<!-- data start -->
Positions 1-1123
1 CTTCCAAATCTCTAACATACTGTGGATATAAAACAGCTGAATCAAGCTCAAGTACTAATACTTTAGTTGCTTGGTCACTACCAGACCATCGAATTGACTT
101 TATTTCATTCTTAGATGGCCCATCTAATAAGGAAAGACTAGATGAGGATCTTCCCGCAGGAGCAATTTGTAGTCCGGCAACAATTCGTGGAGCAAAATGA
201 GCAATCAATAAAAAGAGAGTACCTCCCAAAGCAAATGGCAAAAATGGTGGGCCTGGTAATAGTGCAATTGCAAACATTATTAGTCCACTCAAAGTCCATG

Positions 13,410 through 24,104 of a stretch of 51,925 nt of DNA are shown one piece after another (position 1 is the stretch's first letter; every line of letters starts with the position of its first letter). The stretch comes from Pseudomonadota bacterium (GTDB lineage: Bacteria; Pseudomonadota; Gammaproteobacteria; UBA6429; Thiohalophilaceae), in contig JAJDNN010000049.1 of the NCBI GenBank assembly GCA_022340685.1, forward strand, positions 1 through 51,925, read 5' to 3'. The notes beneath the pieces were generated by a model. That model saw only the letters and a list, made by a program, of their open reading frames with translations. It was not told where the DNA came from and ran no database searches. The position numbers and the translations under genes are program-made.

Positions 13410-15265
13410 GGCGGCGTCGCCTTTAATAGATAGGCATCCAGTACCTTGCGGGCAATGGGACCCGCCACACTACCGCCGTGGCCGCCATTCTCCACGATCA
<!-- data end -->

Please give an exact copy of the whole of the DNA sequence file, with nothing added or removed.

Positions 1-1123
1 CTTCCAAATCTCTAACATACTGTGGATATAAAACAGCTGAATCAAGCTCAAGTACTAATACTTTAGTTGCTTGGTCACTACCAGACCATCGAATTGACTT
101 TATTTCATTCTTAGATGGCCCATCTAATAAGGAAAGACTAGATGAGGATCTTCCCGCAGGAGCAATTTGTAGTCCGGCAACAATTCGTGGAGCAAAATGA
201 GCAATCAATAAAAAGAGAGTACCTCCCAAAGCAAATGGCAAAAATGGTGGGCCTGGTAATAGTGCAATTGCAAACATTATTAGTCCACTCAAAGTCCATG

Positions 13,410 through 24,104 of a stretch of 51,925 nt of DNA are shown one piece after another (position 1 is the stretch's first letter; every line of letters starts with the position of its first letter). The stretch comes from Pseudomonadota bacterium (GTDB lineage: Bacteria; Pseudomonadota; Gammaproteobacteria; UBA6429; Thiohalophilaceae), in contig JAJDNN010000049.1 of the NCBI GenBank assembly GCA_022340685.1, forward strand, positions 1 through 51,925, read 5' to 3'. The notes beneath the pieces were generated by a model. That model saw only the letters and a list, made by a program, of their open reading frames with translations. It was not told where the DNA came from and ran no database searches. The position numbers and the translations under genes are program-made.

Positions 13410-15265
13410 GGCGGCGTCGCCTTTAATAGATAGGCATCCAGTACCTTGCGGGCAATGGGACCCGCCACACTACCGCCGTGGCCGCCATTCTCCACGATCA